by Quin Hillyer
Does America need renewed public battles about morality? Or, instead, have traditionalists already lost the "culture wars"?
The combined answer to those two questions may determine the fate of the republic.
The first question arises from a paragraph from actor/author Ben Stein's essay in the December issue of The American Spectator:
[T]he real crusade we need in this country is not about fiscal policy or monetary policy but about morals: for life above all, but also about the morality of work. It is just indecent for able-bodied men and women not to work. It hurts them more than it hurts anyone else and it is a form of slow suicide.
The second question arises because of a much-discussed essay in the online publication "The Week" by respected conservative columnist Matt Lewis. The headline tells the tale: "The culture war is over, and conservatives lost." In the text of the column, Lewis wrote:
Today, conservatives have made a shocking discovery: They are the ones in danger of appearing out of touch with middle America . . . In the 1980s, 1990s, and 2000s, Republicans did quite well electorally. Simultaneously, however, our society became coarser, more permissive, less traditional, and more socially liberal. And while politicians won elections, our young people turned to Hollywood for guidance. For every Republican elected, there were 10 films or songs (many of them quite good, actually) selling sex, drugs, and violence. Of course, this all comes down to that clichéd line about the breakdown of the family unit. It's clichéd because it's true.
Lewis does not appear to disagree, by the way, with Stein's assertion that traditional attitudes on morals and work are worthy of a fight. Nor does it appear that Stein would disagree with Lewis writing (in a later paragraph) that, at best, "it's going to be a long, hard slog" to make up lost ground. The question seems to be whether even a long slog can bring us back to decent ground, or instead if the slog is doomed to failure.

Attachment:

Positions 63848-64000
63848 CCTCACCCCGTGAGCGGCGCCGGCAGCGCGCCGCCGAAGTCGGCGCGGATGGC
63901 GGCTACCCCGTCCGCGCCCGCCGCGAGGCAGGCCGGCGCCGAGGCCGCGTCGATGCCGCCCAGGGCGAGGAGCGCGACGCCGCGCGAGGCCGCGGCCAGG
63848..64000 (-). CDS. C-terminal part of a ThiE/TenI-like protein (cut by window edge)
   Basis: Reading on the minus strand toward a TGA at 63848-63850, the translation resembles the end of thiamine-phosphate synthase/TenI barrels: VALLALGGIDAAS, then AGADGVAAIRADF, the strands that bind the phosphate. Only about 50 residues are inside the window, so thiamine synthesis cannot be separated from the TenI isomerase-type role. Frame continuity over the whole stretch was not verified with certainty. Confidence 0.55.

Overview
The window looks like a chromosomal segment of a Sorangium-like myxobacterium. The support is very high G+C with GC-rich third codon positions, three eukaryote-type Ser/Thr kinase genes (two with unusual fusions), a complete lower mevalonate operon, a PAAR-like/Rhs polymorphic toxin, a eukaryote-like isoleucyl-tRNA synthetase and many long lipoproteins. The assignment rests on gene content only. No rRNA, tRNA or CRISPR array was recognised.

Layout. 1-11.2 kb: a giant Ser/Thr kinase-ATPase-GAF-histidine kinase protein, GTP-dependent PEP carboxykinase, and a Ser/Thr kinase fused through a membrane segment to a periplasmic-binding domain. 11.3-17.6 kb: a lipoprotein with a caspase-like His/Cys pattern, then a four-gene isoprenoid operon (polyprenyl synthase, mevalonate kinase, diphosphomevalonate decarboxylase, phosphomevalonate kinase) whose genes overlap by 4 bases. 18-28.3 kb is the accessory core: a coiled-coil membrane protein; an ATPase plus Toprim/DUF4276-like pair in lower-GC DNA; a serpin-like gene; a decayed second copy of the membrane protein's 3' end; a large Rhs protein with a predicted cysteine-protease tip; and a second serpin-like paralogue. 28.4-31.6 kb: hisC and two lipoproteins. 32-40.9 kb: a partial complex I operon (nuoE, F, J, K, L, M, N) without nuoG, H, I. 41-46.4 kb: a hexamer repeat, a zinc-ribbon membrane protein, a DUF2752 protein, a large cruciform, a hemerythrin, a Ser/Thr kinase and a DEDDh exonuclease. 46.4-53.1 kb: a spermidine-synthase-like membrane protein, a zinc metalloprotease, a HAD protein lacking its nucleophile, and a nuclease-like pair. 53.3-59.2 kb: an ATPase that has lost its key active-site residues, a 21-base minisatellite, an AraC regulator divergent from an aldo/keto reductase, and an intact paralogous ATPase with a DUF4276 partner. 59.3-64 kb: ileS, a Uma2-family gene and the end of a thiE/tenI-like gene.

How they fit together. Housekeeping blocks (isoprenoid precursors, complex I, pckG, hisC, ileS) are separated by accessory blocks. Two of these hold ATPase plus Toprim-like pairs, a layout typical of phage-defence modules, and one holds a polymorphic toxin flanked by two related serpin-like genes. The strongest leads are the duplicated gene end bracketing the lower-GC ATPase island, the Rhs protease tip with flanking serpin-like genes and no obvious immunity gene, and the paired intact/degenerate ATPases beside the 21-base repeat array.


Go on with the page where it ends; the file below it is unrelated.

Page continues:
Despite the headline's appearance of categorical surrender, Lewis' actual text is not so defeatist. He doesn't actually say the war is lost, but merely that "conservatives have largely lost the culture" [my emphasis added]. And as Washington's army proved after Valley Forge and as athletes have proved in famous comebacks through the ages, there can be a vast difference between "utterly lost" and "largely lost."
Lewis himself seems to believe that only by things getting worse can they get better. His last lines: "[M]ost conservative victory is first predicated on liberal overreach. It may be that if things get bad enough, America will finally start looking inward."
To which the question arises, is there anybody out there who isn't such a pessimist? (To quote Stein's famous character in Ferris Bueller's Day Off: Anyone? Anyone? Anyone?) Is Stein's call for a "real crusade" about morals an effort that actually can succeed at retaking the cultural promised land?
The short answer is, we'll never know unless we try. The slightly longer answer is that there is no reason to succumb to despair; indeed, for those of Judeo-Christian heritage, both Testaments repeat the command of "Do not despair."